Nigel Helyer - Seed
  Year :   2002
  Location :   Australia
  Worktype :   Audience Interactive Installation
  Materials:   -
  Info :   Biennale of Electronic Arts, Perth, Western Australia and NoiseFloor, Stanford University art Gallery 2003





 
Acoustic_Ecology
Context
Interactivity
  Work Details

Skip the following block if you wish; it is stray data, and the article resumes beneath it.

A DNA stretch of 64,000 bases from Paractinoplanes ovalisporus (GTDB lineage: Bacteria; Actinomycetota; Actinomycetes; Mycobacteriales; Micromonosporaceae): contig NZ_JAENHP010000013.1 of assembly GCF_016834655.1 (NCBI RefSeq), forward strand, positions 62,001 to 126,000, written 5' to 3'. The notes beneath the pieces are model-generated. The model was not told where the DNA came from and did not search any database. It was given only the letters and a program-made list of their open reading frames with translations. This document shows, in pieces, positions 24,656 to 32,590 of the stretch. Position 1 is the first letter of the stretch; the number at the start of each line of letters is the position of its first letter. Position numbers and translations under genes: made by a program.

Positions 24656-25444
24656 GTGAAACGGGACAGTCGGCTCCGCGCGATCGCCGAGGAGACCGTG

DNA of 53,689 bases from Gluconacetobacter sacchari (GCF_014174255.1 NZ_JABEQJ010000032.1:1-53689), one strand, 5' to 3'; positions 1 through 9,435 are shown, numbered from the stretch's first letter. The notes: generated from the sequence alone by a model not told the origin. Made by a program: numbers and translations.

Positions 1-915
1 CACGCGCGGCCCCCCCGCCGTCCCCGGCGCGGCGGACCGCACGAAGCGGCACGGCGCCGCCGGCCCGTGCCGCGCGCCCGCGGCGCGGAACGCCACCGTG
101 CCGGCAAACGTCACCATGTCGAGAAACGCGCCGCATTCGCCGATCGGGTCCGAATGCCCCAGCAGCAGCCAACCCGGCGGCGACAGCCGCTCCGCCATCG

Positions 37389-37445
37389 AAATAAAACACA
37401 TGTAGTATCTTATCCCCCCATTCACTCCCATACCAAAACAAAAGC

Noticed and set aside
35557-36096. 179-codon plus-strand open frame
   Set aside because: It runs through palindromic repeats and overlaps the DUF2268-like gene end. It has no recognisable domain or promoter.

In English, we speak of mines sown in fields or laid somewhat akin to an egg, or perhaps a cunningly laid trap. This is a domestic and agricultural lexicon whose familiar words belie the barbarous intent of these small kernels of violence. Mines are ontological devices; they lie in wait for the future! Such a concept is resonant with the Old Testament parable of the sowing of seed, in which the germs of the future are broadcast, as if by chance, across a varied range of terrain, some fertile and fruitful, and some stony and barren, in an ecology of destiny. In a more obvious combination of the fruitful and the fatal, we might recall the recent aerial seeding of Afghanistan with small yellow packages, some round and some square, some containing food but others deadly ordinance. Whilst the physical geography of Islam acts as the historical context for the mytho-poetic spaces and narratives of the Old Testament so to it acts as a repository for hundreds of thousands of landmines - a testament to the failure of military solutions to generations of economic and political instability. Should we heed the adage As you sow, so shall you reap then an optimistic future in the region is less than assured. Seed is a sonic installation that metaphorically collides our agricultural lexicon of the minefield with the narratives of the Old Testament and the contemporary disasters of military and ideological conflict. It does so by inviting the viewer/auditor to literally enter a sonic-minefield. Each visitor may equip themselves with a simple mine-detector that will allow them to listen in to the sonic terrain emitted by the mines. Perhaps to their surprise, the small facsimile landmines, each resting at the centre of an Islamic prayer mat, do not voice strident political commentary, the sounds of battle or doctored media grabs! Instead the encounter is with a sonic world of looped Arabic music, some ancient and some contemporary, overlaid with voices, in Arabic and English, which enunciate the ninety nine names of Allah, each name supported by a brief extract from the Koran. Seed therefore proposes a place of complexity and ambiguity within which to contemplate the simplistic and unilateral position of current military and political events. It is after all sobering to consider that the death toll inflicted by landmines (principally in the developing world) is equivalent to the appalling destruction of the World Trade Centre - repeated five times each year.